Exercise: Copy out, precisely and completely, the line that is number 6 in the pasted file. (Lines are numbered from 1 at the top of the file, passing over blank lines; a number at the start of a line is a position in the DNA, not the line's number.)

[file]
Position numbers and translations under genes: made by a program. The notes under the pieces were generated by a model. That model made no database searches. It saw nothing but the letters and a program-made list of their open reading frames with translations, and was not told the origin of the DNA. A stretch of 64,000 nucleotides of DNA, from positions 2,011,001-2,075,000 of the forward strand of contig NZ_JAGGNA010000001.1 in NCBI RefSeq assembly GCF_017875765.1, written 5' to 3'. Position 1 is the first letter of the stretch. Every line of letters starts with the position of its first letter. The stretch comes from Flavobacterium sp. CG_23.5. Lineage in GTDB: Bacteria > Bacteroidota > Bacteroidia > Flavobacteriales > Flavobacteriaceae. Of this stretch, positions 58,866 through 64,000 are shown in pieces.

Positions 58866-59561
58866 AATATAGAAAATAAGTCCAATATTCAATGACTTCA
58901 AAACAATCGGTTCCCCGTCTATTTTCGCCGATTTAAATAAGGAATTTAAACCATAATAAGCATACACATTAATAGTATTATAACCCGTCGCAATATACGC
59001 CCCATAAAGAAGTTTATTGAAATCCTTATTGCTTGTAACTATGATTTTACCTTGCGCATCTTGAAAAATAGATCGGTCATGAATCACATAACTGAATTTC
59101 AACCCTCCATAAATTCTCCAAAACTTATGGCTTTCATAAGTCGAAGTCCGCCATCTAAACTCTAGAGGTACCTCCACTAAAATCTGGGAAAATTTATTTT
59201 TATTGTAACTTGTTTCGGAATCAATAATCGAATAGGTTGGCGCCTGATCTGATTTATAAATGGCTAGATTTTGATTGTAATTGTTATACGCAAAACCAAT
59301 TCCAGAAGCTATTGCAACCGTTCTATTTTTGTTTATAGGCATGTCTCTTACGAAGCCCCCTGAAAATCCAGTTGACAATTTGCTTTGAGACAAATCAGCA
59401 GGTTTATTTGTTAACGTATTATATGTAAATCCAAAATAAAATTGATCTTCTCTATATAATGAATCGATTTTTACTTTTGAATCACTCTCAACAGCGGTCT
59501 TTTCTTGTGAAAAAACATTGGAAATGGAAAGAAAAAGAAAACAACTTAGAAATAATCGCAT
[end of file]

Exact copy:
59101 AACCCTCCATAAATTCTCCAAAACTTATGGCTTTCATAAGTCGAAGTCCGCCATCTAAACTCTAGAGGTACCTCCACTAAAATCTGGGAAAATTTATTTT